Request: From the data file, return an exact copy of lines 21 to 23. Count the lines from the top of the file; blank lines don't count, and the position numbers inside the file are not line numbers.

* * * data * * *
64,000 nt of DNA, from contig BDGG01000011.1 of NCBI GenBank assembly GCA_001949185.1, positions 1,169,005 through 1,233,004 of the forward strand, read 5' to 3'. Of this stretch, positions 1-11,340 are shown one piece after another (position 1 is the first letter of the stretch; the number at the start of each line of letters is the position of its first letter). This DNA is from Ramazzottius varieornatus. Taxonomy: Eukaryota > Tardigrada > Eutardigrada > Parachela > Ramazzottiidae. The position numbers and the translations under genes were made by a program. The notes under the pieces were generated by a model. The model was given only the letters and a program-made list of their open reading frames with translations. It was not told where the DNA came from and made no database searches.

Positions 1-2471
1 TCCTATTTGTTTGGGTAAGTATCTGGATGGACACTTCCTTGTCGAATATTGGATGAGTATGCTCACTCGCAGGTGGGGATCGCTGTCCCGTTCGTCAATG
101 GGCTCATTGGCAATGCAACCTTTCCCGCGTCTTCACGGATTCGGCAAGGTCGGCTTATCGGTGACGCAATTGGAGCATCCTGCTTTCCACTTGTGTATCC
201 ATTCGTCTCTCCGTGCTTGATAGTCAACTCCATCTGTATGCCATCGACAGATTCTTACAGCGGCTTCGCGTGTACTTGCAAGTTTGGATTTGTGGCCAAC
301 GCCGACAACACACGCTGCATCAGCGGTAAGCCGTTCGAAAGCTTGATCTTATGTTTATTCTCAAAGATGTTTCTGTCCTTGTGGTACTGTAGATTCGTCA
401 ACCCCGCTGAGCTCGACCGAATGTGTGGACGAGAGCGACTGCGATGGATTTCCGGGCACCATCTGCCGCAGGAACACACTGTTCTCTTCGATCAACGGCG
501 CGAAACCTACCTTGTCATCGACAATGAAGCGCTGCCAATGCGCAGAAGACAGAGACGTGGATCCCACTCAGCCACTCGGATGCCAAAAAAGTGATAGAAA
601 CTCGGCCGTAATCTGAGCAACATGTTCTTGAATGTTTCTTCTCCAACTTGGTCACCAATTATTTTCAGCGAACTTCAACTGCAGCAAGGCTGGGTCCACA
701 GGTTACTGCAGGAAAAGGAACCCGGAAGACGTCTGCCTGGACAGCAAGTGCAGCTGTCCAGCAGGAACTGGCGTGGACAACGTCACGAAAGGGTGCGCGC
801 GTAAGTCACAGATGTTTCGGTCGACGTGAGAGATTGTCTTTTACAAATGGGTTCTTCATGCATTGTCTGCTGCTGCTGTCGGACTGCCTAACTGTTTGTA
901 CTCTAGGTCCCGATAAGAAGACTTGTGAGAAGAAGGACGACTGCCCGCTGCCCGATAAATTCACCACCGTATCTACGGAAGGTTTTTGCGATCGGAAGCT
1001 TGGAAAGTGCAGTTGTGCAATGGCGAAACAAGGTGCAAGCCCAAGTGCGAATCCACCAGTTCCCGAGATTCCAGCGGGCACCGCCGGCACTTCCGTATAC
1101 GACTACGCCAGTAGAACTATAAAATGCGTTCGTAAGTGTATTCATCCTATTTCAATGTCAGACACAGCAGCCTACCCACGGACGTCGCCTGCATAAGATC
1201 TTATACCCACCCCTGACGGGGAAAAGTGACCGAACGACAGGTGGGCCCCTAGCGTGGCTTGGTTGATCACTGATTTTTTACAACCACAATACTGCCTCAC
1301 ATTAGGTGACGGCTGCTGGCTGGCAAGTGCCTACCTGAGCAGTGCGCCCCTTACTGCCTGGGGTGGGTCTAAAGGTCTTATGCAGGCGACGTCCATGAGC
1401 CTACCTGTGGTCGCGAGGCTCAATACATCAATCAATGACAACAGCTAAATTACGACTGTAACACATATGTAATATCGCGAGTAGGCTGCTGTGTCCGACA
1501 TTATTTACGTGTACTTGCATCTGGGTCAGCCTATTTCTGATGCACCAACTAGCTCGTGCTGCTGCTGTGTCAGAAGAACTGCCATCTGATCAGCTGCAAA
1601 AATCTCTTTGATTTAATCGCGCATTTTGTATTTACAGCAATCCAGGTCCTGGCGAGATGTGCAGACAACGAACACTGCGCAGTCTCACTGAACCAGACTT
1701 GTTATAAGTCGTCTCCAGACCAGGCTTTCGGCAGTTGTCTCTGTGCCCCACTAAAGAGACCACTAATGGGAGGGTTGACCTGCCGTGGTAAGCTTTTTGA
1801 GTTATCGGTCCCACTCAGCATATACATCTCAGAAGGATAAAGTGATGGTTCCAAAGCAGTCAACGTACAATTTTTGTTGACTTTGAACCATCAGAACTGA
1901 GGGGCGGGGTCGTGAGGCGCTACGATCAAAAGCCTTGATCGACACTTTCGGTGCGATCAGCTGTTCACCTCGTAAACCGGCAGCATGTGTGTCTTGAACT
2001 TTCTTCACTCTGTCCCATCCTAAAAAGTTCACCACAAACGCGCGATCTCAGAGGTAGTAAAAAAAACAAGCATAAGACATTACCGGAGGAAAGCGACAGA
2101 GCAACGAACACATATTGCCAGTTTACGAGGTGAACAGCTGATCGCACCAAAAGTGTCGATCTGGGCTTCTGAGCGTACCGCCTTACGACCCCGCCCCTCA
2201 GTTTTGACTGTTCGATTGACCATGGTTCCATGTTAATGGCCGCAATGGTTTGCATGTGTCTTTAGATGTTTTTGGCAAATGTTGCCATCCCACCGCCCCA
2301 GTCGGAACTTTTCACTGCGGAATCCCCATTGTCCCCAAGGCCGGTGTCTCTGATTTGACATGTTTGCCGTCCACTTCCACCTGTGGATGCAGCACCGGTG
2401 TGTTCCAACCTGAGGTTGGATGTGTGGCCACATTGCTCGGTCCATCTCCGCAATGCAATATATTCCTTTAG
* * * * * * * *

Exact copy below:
1801 GTTATCGGTCCCACTCAGCATATACATCTCAGAAGGATAAAGTGATGGTTCCAAAGCAGTCAACGTACAATTTTTGTTGACTTTGAACCATCAGAACTGA
1901 GGGGCGGGGTCGTGAGGCGCTACGATCAAAAGCCTTGATCGACACTTTCGGTGCGATCAGCTGTTCACCTCGTAAACCGGCAGCATGTGTGTCTTGAACT
2001 TTCTTCACTCTGTCCCATCCTAAAAAGTTCACCACAAACGCGCGATCTCAGAGGTAGTAAAAAAAACAAGCATAAGACATTACCGGAGGAAAGCGACAGA